Netanyahu acknowledged the “very heavy toll” that the war was taking on IDF soldiers.

“We are doing everything to protect the lives of our fighters,” Netanyahu said. “But one thing we will not do — we will not stop until we achieve victory.”

Screen capture from video of Prime Minister Benjamin Netanyahu giving a statement, December 24, 2023. (X. Used in accordance with Clause 27a of the Copyright Law)

The head of Israel’s Mossad spy agency, David Barnea, has reportedly met twice with senior Qatari and US officials, with officials permitting him to discuss the release of high-level Palestinian security prisoners, including some who carried out attacks on Israelis.

There is opposition from the far-right flank of Netanyahu’s coalition against pausing the Gaza offensive or releasing high-level prisoners.

National Security Minister Itamar Ben Gvir last week threatened to bolt the government if the Gaza campaign is stopped before the eradication of Hamas. Fellow far-right ally Finance Minister Bezalel Smotrich, who leads the Religious Zionism party, also hit out against the notion of freeing high-level prisoners.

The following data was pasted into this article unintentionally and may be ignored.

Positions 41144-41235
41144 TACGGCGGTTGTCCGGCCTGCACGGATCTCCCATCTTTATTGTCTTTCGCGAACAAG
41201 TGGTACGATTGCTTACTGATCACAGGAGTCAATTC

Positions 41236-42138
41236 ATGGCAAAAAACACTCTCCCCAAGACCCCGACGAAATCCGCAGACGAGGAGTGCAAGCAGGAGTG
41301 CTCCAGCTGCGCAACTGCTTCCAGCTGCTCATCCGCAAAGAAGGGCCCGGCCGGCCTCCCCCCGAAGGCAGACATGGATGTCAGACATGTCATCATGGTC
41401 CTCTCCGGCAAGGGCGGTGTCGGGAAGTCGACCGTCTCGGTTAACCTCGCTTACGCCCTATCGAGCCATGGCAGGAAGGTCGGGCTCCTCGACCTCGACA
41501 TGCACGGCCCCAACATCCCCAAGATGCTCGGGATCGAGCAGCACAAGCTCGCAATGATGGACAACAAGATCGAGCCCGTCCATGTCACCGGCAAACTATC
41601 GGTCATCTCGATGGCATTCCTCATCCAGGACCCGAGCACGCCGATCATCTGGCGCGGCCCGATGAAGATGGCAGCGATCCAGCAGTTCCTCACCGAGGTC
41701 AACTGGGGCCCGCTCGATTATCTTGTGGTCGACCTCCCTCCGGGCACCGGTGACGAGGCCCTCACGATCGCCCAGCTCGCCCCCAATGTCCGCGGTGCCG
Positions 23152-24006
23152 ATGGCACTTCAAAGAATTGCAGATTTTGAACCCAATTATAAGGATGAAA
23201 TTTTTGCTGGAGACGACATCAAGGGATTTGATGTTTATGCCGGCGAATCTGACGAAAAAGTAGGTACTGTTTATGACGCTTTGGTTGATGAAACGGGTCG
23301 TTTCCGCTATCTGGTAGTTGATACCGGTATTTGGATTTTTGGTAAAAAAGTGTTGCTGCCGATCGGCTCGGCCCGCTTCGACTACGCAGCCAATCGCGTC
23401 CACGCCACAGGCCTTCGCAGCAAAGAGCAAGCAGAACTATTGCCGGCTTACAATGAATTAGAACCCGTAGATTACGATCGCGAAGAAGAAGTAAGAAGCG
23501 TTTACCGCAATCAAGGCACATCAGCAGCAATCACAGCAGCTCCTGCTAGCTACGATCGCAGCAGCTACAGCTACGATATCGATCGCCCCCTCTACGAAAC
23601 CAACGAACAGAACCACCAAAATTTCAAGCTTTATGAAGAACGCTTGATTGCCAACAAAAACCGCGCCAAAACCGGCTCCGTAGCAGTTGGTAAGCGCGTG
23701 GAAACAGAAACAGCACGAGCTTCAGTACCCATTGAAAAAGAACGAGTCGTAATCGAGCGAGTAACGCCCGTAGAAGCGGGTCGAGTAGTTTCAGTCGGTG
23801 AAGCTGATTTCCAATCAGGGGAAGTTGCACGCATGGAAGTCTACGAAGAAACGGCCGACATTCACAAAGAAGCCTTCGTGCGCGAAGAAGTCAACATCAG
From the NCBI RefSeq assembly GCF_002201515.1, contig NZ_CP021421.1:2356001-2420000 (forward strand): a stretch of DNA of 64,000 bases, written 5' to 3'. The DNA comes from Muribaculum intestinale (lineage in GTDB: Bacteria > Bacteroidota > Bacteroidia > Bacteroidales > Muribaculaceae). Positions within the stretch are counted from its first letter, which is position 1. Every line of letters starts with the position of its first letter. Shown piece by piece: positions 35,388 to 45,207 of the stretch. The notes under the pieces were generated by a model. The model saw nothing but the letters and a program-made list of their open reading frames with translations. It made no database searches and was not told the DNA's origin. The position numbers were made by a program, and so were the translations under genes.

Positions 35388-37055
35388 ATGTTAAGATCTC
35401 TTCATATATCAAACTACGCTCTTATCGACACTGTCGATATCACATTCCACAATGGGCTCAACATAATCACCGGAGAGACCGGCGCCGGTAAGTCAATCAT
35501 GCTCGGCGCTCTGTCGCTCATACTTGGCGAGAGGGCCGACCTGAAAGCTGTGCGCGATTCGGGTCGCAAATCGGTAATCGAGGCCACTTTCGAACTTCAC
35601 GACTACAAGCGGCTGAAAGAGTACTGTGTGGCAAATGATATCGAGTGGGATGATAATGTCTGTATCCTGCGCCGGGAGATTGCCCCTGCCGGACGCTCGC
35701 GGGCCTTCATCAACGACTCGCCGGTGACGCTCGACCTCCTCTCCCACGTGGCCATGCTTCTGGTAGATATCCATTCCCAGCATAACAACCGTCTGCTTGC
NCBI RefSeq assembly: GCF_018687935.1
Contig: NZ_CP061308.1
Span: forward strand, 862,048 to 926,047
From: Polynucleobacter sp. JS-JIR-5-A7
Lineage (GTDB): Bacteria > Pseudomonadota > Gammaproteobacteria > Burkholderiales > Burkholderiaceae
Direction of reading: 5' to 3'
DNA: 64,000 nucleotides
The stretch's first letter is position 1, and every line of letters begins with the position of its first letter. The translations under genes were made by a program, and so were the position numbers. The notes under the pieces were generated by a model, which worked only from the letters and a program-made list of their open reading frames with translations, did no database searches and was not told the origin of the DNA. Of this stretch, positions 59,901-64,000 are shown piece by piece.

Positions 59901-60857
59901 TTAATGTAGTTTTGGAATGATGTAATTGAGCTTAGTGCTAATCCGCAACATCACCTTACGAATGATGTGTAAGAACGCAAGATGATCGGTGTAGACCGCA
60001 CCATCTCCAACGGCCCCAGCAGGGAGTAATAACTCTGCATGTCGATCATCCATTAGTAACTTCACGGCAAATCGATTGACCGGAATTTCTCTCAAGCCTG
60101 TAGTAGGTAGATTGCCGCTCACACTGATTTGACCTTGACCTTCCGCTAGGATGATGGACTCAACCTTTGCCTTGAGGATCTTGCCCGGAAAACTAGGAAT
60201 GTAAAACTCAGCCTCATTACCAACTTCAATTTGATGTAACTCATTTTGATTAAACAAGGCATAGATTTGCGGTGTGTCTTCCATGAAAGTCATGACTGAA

Hamas, for its part, has repeatedly said it will not negotiate a truce and hostage release under fire.

Hamas terror group leader Yahya Sinwar holds the child of an Al-Qassam Brigades member, who was killed in the recent fighting with Israel, during a rally in Gaza City on May 24, 2021. (Emmanuel DUNAND / AFP)

Israel has come under increasing international pressure for a ceasefire, due to concerns over the mounting civilian toll in Gaza. However, the United National Security Council on Friday approved a resolution, after protracted negotiations to avoid the US exercising its veto power, that did not demand a ceasefire.

The Hamas-run Gaza health ministry claims more than 20,000 people have been killed in the Strip during the war, an unverified figure. Israel says it assesses troops have killed some 8,000 terror operatives. Another 1,000 Hamas terrorists were killed in Israel on October 7, during the terror group’s onslaught.

 Times of Israel staff contributed to this report.